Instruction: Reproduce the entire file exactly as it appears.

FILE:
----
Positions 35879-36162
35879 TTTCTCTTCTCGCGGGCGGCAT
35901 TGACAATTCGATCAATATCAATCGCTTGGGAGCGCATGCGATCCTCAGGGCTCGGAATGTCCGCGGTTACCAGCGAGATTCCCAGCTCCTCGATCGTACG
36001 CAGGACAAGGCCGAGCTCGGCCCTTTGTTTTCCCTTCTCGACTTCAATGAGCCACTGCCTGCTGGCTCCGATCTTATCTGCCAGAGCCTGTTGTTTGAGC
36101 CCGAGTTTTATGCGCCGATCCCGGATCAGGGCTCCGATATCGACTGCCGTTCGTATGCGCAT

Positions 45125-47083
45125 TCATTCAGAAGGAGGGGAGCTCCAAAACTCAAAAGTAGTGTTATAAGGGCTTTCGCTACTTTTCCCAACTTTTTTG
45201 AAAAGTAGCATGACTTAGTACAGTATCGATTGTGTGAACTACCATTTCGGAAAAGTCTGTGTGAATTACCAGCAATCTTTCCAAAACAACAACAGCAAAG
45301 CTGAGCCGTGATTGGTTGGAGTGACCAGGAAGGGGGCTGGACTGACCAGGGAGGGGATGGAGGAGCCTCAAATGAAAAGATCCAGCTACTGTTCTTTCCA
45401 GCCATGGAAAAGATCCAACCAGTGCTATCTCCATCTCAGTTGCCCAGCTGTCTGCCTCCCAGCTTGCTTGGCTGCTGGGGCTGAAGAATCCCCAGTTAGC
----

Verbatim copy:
Positions 35879-36162
35879 TTTCTCTTCTCGCGGGCGGCAT
35901 TGACAATTCGATCAATATCAATCGCTTGGGAGCGCATGCGATCCTCAGGGCTCGGAATGTCCGCGGTTACCAGCGAGATTCCCAGCTCCTCGATCGTACG
36001 CAGGACAAGGCCGAGCTCGGCCCTTTGTTTTCCCTTCTCGACTTCAATGAGCCACTGCCTGCTGGCTCCGATCTTATCTGCCAGAGCCTGTTGTTTGAGC
36101 CCGAGTTTTATGCGCCGATCCCGGATCAGGGCTCCGATATCGACTGCCGTTCGTATGCGCAT

Positions 45125-47083
45125 TCATTCAGAAGGAGGGGAGCTCCAAAACTCAAAAGTAGTGTTATAAGGGCTTTCGCTACTTTTCCCAACTTTTTTG
45201 AAAAGTAGCATGACTTAGTACAGTATCGATTGTGTGAACTACCATTTCGGAAAAGTCTGTGTGAATTACCAGCAATCTTTCCAAAACAACAACAGCAAAG
45301 CTGAGCCGTGATTGGTTGGAGTGACCAGGAAGGGGGCTGGACTGACCAGGGAGGGGATGGAGGAGCCTCAAATGAAAAGATCCAGCTACTGTTCTTTCCA
45401 GCCATGGAAAAGATCCAACCAGTGCTATCTCCATCTCAGTTGCCCAGCTGTCTGCCTCCCAGCTTGCTTGGCTGCTGGGGCTGAAGAATCCCCAGTTAGC